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September 14, 2018

MEGA-POST: How to Explain What You Do for a Living in 5 Steps

Reading time: 8 min.

We’ve all been at the cocktail party or family event when someone asks “now what is it that you do?”

(Awkward.)

Figuring out how to explain what you do for a living isn’t the easiest task in the world.

Meghan C. sent in a blog request saying, “I struggle with explaining what I do without taking more than 5 mins. I’d love to be able to just answer that question clearly and naturally!” Meghan, coming for you!

How to Explain what you do for a living - copywriting tips from Ashlyn Carter of Ashlyn Writes creative entrepreneur business tips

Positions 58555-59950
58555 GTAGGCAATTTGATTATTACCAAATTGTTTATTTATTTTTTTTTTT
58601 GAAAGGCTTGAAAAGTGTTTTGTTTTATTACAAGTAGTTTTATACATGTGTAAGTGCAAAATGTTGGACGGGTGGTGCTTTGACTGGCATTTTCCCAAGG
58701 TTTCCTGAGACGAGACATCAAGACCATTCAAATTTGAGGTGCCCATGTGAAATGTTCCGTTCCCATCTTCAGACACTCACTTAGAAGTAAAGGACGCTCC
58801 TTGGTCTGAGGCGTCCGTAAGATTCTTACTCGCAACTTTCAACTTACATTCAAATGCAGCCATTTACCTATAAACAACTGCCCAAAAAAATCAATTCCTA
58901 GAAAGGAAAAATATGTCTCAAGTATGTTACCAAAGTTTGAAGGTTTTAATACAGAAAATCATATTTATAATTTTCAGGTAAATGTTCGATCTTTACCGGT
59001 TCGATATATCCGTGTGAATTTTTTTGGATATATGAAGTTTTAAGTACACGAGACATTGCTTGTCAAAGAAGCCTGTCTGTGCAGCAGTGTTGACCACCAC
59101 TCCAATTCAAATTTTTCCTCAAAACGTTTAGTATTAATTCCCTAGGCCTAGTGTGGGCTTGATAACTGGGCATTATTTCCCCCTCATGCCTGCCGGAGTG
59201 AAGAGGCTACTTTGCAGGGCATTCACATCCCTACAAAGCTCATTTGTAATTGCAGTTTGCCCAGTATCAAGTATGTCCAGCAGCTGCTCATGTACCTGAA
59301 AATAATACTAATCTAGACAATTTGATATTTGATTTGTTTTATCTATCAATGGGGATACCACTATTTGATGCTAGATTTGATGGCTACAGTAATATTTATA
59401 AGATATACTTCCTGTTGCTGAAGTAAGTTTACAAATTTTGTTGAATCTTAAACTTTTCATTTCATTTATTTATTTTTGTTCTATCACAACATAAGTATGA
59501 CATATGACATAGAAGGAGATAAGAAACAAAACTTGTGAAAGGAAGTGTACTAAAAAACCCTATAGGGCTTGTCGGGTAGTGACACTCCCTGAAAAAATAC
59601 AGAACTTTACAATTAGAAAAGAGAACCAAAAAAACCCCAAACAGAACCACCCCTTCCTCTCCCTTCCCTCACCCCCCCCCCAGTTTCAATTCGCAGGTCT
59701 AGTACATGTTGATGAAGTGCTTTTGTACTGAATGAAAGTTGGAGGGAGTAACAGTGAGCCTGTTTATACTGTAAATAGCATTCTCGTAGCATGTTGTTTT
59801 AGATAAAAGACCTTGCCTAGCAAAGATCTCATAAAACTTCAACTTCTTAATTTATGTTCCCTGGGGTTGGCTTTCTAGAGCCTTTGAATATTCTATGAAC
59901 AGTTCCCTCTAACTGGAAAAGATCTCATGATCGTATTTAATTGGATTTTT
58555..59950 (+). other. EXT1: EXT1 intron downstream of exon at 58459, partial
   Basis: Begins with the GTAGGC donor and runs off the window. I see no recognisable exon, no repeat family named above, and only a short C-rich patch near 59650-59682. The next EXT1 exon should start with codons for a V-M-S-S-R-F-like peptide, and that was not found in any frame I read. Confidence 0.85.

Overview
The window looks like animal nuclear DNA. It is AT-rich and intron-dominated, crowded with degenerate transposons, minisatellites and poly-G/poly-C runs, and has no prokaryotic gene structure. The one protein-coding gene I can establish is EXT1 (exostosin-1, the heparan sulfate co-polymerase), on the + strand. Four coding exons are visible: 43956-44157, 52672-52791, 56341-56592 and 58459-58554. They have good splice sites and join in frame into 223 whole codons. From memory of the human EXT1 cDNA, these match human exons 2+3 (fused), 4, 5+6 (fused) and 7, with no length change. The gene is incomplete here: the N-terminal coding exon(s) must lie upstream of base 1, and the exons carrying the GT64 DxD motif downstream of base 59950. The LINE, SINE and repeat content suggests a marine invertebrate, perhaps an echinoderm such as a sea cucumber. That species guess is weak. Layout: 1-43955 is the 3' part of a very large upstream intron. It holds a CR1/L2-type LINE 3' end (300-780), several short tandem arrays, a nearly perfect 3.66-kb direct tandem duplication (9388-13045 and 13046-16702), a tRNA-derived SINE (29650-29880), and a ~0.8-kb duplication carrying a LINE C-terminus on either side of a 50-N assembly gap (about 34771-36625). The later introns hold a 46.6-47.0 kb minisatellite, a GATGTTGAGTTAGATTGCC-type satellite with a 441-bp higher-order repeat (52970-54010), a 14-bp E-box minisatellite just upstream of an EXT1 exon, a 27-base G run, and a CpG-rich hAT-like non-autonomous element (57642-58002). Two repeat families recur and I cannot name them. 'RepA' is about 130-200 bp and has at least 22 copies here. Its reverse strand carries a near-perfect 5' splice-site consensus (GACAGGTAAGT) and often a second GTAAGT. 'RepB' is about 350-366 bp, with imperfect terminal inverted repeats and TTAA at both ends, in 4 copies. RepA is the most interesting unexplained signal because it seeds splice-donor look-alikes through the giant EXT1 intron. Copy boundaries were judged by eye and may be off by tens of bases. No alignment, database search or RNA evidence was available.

Today, we’ll talk through how to explain what you do for a living. You’ll learn:

  • The 5 steps I go through when writing elevator pitches for clients
  • Why it needs to be clear
  • The tweak that most people aren’t doing to describe themselves

 

It’s the question that can stump and paralyze even the best of us. 😜 Clearly knowing how to communicate on AND off paper what you do will make you SO much more confident when you have this ready.

These five steps to an elevator pitch of sorts are DEFINITELY not the only way for how to explain what you do for a living, but I hope it’s a starter formula for you if you can’t describe your job quickly.

I’m an introverted extrovert AND have struggled to answer this even though I’m a copywriter myself, and should know how to communicate … so I thought this would be good coming from me: somebody’s who’s messed it up, but finally hit a rhythm.